From Visual Developer Magazine #54, March/April 1999


King of the Lusers



Because Linux developers don't work for money, they turn their attention to those parts of the system that interest them-and those parts of the system run heavily toward servers, the network layer, and the kernel.

I get flamed regularly for "flaming" Linux, as though any criticism of Linux necessarily wells from a desire to see Microsoft domination of the world. This is as silly as a lot of things in the Net culture, and I would shrug it off without comment except that much is at stake here: If those in control of Linux don't receive critiques gracefully and respond to them intelligently, Linux will fail. In fact, it's Linux's uncanny ability to evolve in a quality direction at near lightspeed that has gotten it where it is. Most of my criticisms involve a blind spot that the Linux powers acknowledge in only the most roundabout way: Client machinery.

Linux is kicking serious ass in server territory, and I'm rooting for it. But destiny is written on client desktops, and without client desktops I see a future with Linux's nose up against a wall.

Linux video is chaos, and nobody seems particularly concerned about it. There is no hardware abstraction mechanism for Linux graphics, and thus it's nearly impossible for graphics board manufacturers to create video drivers for it—there's no driver architecture to write to. If you're trying to install Linux for an arbitrary video board, you have to know an extraordinary amount of detail about the video board, sometimes to such absurd lengths as video timings. We had this problem at our office recently—and eventually we just gave up. Linux failed. I'm only willing to throw so many man-hours at something that should be plug-n-play.

If we can rip anticompetitive language out of Microsoft's licensing agreements that prevents box manufacturers from shipping competing OSes (which is the only settlement we really need in the DOJ case, and the one thing that almost never comes up for discussion) this problem can be circumvented. The box manufacturers can do all the configuration necessary.

A far worse problem is the Linux psychology, inherited intact from the Unix world, that client stuff isn't all that important, and if the "back end" is good enough, the client side will follow along. What Linux needs more than anything else is a standard client desktop that delivers snappy performance, ease of use, and longevity. The time will come soon when every Unix wizard on Earth is running Linux, but that's probably no more than ten or twelve million people. That's not enough. Linux needs a quarter billion users to stand on Microsoft's chest, and that's more Unix wizards than are ever likely to be born.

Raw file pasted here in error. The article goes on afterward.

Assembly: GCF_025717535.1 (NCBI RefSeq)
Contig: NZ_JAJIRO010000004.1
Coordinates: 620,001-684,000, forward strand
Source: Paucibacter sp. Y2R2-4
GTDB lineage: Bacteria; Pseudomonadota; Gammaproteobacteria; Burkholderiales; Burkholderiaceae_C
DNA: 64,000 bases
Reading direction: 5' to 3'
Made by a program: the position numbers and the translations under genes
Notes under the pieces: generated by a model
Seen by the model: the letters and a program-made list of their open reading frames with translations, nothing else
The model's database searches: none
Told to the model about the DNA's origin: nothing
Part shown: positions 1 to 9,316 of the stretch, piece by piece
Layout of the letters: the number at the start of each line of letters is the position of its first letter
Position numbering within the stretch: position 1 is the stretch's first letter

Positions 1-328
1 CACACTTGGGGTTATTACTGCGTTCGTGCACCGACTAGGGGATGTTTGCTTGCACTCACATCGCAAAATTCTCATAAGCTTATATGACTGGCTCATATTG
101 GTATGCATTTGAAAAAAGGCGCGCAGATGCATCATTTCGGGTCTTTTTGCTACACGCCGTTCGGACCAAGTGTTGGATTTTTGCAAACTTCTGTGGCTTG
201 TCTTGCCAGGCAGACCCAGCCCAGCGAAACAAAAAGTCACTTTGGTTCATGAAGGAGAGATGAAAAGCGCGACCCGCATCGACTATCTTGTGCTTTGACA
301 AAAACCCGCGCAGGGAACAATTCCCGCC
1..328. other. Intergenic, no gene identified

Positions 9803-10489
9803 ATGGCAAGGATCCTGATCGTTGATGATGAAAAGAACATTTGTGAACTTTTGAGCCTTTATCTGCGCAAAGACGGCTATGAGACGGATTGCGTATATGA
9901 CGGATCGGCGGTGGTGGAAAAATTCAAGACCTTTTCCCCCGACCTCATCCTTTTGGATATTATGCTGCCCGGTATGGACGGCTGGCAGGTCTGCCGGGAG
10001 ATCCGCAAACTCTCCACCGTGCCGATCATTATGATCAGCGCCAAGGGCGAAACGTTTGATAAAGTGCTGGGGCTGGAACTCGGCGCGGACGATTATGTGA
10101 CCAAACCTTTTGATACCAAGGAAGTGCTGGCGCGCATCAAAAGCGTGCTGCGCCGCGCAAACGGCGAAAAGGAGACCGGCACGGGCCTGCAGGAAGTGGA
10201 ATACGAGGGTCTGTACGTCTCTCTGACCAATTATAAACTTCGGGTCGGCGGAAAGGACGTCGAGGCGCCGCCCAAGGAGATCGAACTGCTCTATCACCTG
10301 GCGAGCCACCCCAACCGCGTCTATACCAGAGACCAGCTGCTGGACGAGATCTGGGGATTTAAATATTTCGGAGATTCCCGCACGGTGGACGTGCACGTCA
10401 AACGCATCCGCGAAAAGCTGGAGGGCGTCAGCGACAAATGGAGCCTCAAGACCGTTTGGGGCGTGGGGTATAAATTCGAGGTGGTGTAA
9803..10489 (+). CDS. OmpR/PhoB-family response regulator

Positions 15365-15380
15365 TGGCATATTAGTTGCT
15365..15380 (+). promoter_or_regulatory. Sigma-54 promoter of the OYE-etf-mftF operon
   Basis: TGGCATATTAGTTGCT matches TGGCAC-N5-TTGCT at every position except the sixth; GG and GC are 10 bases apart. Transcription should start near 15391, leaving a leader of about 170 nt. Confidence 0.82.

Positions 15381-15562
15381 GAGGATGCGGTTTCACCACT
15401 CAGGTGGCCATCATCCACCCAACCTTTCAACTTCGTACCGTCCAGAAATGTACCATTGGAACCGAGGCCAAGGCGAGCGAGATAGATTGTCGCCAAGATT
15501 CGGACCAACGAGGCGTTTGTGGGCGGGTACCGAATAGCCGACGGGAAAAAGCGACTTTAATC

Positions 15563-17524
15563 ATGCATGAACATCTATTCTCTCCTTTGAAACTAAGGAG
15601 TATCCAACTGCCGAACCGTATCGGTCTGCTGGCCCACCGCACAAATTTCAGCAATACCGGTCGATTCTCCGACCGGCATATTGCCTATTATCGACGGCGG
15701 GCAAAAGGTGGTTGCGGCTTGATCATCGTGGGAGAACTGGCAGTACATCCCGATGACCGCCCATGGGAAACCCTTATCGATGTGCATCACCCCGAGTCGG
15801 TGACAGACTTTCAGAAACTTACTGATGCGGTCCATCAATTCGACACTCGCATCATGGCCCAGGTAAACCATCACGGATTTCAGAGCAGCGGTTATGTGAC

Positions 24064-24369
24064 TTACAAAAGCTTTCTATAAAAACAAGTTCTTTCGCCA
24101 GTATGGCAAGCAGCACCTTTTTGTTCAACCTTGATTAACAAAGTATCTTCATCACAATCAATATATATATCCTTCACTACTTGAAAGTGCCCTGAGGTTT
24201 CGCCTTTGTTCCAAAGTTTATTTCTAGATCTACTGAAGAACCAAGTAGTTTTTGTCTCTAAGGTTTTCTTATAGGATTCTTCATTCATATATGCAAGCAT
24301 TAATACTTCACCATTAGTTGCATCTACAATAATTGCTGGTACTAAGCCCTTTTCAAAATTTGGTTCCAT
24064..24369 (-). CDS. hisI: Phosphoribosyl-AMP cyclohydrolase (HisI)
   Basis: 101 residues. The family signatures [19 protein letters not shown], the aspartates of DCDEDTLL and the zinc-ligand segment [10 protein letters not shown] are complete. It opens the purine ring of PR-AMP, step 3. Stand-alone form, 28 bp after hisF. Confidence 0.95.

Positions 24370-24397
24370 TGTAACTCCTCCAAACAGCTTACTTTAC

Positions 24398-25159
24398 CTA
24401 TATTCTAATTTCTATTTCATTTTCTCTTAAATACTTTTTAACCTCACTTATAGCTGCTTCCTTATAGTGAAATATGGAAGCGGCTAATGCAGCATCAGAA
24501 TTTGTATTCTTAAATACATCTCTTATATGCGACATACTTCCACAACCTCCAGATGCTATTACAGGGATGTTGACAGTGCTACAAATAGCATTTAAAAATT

In Unix hacker-talk, a "luser" is a person who uses a computer without loving it, strictly because the work has to be done and the machine is the only way to do it. Lusers are noncombatants in the OS wars and don't much care what OS owns the machine, as long as they can figure out how to use it. 90% of all computer users are, by this definition, lusers, and Microsoft knows that they're where the money is.

Unfortunately, the lusers are where the mindshare is too, and without them Linux will fail. Because Linux developers don't work for money, they turn their attention to those parts of the system that interest them—and for whatever reason, those parts of the system run heavily toward servers, the network layer, and the kernel.

This is a dead end. What we really need is for someone of importance in the Linux community to stand up and declare himself the King of the Lusers. He doesn't need to be a luser (kings are, after all, of elite blood) but he needs to understand that the client desktop is the critical path to any hope of parity with (much less triumph over) Microsoft. He needs to thunk a very big fist on the table and say, It's time to create a workable video abstraction layer and standard desktop UI, with one API for application developers to write to.

Margins in the x86 box industry are razor thin. In one swipe, Linux could hand Microsoft's share of the price tag back to the box vendors—who would gleefully accept it, given a standard graphical luser desktop.

It's that simple, guys. Who will dare to become the King of the Lusers?